And in 1955, he came up with the audacious idea of sending in undercover agents to expose Scientology practicing medicine without a license. The very idea!
The FDA files on Clark and Mahoney also include an early Scientology pamphlet from the Phoenix foundation that we found interesting for how it talks about its status as a church and relationship to Christianity…
The Church of Scientology and its ministers are closely interested in your good health.
Devotedly, the practitioners of this Church visit hundreds of people who are ill and hungry.
The ministers and practitioners of this Church go further than simple comfort and prayer. Their activities are dedicated to being effective.
Christ set three goals for Man: Wisdom, Good Health, and Immortality.
The Church of Scientology believes deeply that these goals are worthwhile, that they should be accomplished.
By Divine and earthly authority, we of the Church can apply effective skills to the mind and spirit, and can bring them greater freedom, rest, and peace.
The brothers of this Church are not zealots or bigots. They do not demand that you believe. They are highly skilled and degreed experts in the alleviation of suffering. They are long-trained and practiced in the handling and relief of the ills of mind and spirit.
Our way of carrying out the goals of Christ is to bring about Wisdom, Good Health, and Immortality in the individual man…
Scientology, in the hands of a practitioner, can accomplish for Man the goals which have been set. Our practitioners are skilled as well in Freudian Analysis, and in Dianetics…
The Church of Scientology does not, in any way, conflict with, practice, or discourage medical science. Our sole concern is with the hastening of recovery from accident or shock, the eradication of psychosomatic relapses, or the alleviation of conditions of ill health stemming from the mind and spirit.
Now that’s a fascinating document. Our thanks again to the indefatigable R.M. Seibert!
Edd Clark investigation 1955
Ross & Carrie continue their exploration into Scientology
We enjoyed Ross & Carrie’s first episode, but we don’t know if we’ll have time to listen to Part 2 today. Can someone summarize what’s in it?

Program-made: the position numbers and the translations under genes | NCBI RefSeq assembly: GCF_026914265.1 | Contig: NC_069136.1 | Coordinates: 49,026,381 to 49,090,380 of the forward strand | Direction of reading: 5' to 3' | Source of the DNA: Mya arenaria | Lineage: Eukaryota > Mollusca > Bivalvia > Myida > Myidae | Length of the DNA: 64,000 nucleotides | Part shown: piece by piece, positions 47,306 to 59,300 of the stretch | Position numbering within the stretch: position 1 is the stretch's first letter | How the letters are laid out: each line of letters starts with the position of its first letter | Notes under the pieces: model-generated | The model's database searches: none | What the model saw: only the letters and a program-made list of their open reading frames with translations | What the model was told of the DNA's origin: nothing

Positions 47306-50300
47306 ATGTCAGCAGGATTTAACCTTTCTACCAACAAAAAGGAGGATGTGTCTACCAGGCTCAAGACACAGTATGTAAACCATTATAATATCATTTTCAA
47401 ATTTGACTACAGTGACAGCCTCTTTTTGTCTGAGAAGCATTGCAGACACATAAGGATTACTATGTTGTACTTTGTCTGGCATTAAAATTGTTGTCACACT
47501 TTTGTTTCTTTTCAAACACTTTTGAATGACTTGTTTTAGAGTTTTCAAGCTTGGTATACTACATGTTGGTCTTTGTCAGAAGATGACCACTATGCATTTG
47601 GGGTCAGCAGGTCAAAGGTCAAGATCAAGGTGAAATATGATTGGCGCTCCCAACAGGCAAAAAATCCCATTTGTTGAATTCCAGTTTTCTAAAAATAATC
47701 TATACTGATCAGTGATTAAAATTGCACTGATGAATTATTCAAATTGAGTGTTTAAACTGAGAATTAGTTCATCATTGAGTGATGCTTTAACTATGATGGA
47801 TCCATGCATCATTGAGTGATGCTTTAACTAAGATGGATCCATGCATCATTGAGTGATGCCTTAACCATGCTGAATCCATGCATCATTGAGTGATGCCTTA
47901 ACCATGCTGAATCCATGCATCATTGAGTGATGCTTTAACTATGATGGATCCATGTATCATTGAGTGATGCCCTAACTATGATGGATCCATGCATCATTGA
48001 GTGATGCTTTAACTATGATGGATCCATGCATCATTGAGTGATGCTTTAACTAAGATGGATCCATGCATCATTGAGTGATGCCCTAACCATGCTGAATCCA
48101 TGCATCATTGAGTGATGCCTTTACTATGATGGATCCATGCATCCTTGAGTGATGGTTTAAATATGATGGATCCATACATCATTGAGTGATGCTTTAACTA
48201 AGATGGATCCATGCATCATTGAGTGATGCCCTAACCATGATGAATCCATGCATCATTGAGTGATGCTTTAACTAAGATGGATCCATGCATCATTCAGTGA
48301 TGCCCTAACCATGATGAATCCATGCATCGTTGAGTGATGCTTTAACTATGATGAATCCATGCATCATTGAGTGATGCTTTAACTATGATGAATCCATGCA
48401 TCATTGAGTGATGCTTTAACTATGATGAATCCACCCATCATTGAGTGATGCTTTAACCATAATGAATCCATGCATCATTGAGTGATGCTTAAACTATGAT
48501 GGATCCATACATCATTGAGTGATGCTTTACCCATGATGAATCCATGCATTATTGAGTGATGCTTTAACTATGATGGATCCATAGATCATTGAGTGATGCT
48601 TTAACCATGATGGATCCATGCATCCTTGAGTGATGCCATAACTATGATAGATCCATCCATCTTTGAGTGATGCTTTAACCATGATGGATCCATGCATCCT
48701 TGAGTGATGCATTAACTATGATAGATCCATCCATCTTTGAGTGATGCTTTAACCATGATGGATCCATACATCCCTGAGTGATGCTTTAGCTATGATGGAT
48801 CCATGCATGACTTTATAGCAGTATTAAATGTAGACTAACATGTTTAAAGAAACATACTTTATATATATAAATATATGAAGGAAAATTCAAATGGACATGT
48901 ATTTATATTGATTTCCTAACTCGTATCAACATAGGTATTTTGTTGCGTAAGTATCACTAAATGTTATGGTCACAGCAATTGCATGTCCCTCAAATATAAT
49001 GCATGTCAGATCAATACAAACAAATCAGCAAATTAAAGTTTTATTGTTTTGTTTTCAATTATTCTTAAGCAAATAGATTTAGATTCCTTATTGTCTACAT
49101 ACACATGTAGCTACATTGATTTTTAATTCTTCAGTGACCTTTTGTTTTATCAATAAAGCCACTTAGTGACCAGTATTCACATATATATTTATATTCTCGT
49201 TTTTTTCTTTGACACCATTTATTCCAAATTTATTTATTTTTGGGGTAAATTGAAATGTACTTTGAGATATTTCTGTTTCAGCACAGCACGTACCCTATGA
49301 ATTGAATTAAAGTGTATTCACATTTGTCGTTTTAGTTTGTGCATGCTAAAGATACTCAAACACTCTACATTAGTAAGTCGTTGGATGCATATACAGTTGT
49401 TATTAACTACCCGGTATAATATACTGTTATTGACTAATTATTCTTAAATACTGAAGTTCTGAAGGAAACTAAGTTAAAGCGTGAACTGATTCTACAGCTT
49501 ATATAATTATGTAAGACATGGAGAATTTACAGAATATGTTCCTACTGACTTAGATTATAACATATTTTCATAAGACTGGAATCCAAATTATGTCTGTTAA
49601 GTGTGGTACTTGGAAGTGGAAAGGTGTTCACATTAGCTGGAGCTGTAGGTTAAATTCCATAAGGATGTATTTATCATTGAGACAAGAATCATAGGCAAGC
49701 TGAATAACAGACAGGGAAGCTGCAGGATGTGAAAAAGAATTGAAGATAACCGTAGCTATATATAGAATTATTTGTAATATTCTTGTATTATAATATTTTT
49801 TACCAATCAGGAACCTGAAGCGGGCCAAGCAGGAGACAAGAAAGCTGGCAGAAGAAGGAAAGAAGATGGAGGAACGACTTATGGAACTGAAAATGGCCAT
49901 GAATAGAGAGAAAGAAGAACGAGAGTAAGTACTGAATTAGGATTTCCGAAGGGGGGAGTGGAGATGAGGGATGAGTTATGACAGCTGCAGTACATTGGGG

E-mail tips and story ideas to tonyo94 AT gmail DOT com or follow us on Twitter. We post behind-the-scenes updates at our Facebook author page. After every new story we send out an alert to our e-mail list and our FB page.
Our book, The Unbreakable Miss Lovely: How the Church of Scientology tried to destroy Paulette Cooper, is on sale at Amazon in paperback and Kindle editions. We’ve posted photographs of Paulette and scenes from her life at a separate location. Reader Sookie put together a complete index. More information about the book, and our 2015 book tour, can also be found at the book’s dedicated page.
Learn about Scientology with our numerous series with experts…
BLOGGING DIANETICS: We read Scientology’s founding text cover to cover with the help of L.A. attorney and former church member Vance Woodward
UP THE BRIDGE: Claire Headley and Bruce Hines train us as Scientologists
GETTING OUR ETHICS IN: Jefferson Hawkins explains Scientology’s system of justice
SCIENTOLOGY MYTHBUSTING: Historian Jon Atack discusses key Scientology concepts
Other links: Shelly Miscavige, ten years gone | The Lisa McPherson story told in real time | The Cathriona White stories | The Leah Remini ‘Knowledge Reports’ | Hear audio of a Scientology excommunication | Scientology’s little day care of horrors | Whatever happened to Steve Fishman? | Felony charges for Scientology’s drug rehab scam | Why Scientology digs bomb-proof vaults in the desert | PZ Myers reads L. Ron Hubbard’s “A History of Man” | Scientology’s Master Spies | Scientology’s Private Dancer | The mystery of the richest Scientologist and his wayward sons | Scientology’s shocking mistreatment of the mentally ill | Scientology boasts about assistance from Google | The Underground Bunker’s Official Theme Song | The Underground Bunker FAQ
Our Guide to Alex Gibney’s film ‘Going Clear,’ and our pages about its principal figures…
Jason Beghe | Tom DeVocht | Sara Goldberg | Paul Haggis | Mark “Marty” Rathbun | Mike Rinder | Spanky Taylor | Hana Whitfield